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As a new decade beckons, Whitehall Capital reflects on a challenging year for bridge finance lenders and the broader real estate market, and dusts off its crystal ball.

Reflecting on 2020

Restrictions imposed under the second wave of the pandemic have made for a slower and more challenging market, with heightened uncertainty raising anxiety levels amongst borrowers and developers alike.

National Landlord Investment Show – MPU

The specialist bridge lending market has shown remarkable resilience regardless of the ongoing certainty around Brexit and COVID throughout the year; finance has been readily available and bridge lenders have been active, with traditional lenders adopting a more cautious approach.

However, with valuers continuing to set prices on the high side, and office rents holding up against best expectations, it has been difficult for lenders to determine real value.

From an investment perspective, and in contrast with some markets – the US dropping by as much as 40% before the bounce – bridge lending has delivered a steady return and has been a good place to be.

Specialist bridge financing fund Whitehall Capital Management Limited is set to deliver a pleasing return approaching 10% for the calendar year.

Looking to 2021

With the dark cloud that is COVID beginning to lift, Whitehall expects greater clarity and certainty come the end of Q1.

The first quarter will be challenging, but we will know where we stand with the Brexit process, and with vaccination programmes gathering speed, would expect life to be approaching near normal by the Summer and to be entering a period where lockdowns and severe restrictions are a thing of the past.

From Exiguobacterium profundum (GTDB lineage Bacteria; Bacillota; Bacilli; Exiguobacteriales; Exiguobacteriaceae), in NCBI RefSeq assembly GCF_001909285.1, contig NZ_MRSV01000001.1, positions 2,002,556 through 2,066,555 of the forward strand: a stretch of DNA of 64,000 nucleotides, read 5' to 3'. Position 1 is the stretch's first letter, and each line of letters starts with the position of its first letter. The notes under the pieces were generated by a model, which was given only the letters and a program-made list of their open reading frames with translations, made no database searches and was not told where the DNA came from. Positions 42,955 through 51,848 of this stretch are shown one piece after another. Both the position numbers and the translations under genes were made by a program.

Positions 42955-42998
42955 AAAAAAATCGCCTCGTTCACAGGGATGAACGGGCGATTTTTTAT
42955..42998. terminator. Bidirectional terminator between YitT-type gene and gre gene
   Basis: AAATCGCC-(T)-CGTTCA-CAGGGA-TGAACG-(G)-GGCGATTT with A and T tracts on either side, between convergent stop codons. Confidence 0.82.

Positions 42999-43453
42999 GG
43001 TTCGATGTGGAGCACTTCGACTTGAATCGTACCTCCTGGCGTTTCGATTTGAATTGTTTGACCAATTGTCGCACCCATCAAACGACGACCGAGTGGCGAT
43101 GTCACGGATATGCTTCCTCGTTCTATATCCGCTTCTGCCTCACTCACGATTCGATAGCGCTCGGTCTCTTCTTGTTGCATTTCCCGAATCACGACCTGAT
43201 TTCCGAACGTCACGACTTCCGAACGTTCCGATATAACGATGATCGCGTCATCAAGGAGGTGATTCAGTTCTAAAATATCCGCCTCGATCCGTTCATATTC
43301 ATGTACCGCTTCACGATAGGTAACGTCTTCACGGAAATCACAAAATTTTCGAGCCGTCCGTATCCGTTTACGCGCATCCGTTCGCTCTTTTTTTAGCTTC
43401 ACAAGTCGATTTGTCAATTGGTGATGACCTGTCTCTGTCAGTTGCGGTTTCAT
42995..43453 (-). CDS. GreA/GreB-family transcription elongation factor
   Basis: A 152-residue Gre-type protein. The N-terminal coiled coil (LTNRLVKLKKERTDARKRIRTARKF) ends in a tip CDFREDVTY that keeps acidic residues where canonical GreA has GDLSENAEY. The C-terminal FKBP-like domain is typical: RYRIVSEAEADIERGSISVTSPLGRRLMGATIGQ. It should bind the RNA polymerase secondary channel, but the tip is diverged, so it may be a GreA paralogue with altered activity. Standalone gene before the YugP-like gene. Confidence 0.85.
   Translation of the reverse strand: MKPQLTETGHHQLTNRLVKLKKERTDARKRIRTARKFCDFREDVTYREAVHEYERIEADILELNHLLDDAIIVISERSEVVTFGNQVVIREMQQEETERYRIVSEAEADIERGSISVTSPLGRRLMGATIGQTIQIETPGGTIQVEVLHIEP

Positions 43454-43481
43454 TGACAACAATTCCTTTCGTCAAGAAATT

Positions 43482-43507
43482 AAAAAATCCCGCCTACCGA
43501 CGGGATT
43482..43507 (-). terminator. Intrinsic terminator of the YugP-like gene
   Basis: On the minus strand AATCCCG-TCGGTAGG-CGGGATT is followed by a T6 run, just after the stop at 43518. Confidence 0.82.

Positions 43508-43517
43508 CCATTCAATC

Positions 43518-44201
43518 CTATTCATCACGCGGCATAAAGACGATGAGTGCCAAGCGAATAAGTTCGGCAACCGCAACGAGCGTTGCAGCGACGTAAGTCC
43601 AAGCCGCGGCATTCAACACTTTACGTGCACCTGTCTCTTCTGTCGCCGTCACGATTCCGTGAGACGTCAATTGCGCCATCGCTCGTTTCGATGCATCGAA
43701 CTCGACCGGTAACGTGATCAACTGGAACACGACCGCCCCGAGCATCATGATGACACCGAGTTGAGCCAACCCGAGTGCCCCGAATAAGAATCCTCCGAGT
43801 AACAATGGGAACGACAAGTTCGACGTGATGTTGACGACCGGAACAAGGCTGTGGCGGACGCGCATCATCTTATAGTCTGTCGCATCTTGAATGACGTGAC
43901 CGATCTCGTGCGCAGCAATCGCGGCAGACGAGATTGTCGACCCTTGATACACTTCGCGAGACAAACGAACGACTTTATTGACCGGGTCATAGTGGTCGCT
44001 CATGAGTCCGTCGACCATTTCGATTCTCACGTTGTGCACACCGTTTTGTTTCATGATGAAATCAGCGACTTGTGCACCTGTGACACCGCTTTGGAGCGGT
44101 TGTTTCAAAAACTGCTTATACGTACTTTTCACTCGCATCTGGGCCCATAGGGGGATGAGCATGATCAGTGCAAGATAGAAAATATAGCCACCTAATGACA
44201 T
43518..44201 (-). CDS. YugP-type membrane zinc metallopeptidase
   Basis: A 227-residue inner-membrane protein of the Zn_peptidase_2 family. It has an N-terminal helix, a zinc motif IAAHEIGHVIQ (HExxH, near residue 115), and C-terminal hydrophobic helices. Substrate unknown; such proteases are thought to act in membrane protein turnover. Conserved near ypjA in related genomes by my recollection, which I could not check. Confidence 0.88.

It will likely be a year of two halves.

Whitehall believes there is a 15-20% probability of the environment taking a turn for the worse, a 50-60% chance we see a return to near normal, with a 15-20% likelihood our best expectations are exceeded and that 2021 starts on a positive and remains on an increasingly upward trajectory.

There is a lot of cash on the side lines as we head towards the new year, and an abundance of interesting investment opportunities, but in spite of a positive market backdrop, Whitehall does expect to see an increase in bridge lending defaults as the impact of COVID plays through.

Residential and Commercial Markets

It appears the macro-economic environment will get worse before it gets better, and with the residential market close to an all-time high, Whitehall’s expectation is for prices to flat line.

The firm’s expectation is that GDP for 2020 will be down by as much as 10%, that unemployment will rise to 7% or 8%, and that banks will start to appoint debt collection agencies in a drive to clean up their property loan books.

That said, there remains strong demand for residential housing throughout the UK – and this should support prices in the medium to longer term.

The commercial market is however likely to experience a challenging year.

Office rents have fallen circa 20%, but this is not yet reflected in asking prices, and with the retail sector hit particularly hard, Whitehall’s expectation is for prices to fall.

The one bright spot, where Whitehall believes there is money to be made, is in data centres and distribution hubs, which seem set to enjoy continued good fortune as we emerge from the pandemic.

On a human level, Whitehall’s expectation is that we will be closer to where we are today than a new normal when the pandemic plays through.

Working from home has clearly impacted the office market, but says Whitehall Capital Founder and Managing Partner, Anthony Bodenstein:

“Businesses need to invest in people and those in the earlier stages of their careers need to be in the office environment if they are to develop as professionals.”

“10% of people were working from home pre-COVID and we would not expect that to represent more than 20% going forward.”

Top Tip for The Year Ahead

Reflecting on the areas of the market it believes will do well in the year ahead, Whitehall highlights the popularity of modular housing.

This is a complicated market to lend on because houses are built offsite and the lender does not control its security.

Nevertheless, Whitehall observes meaningful opportunities for a specialist bridge lender on the back of this growing trend and expects to be active in this space.

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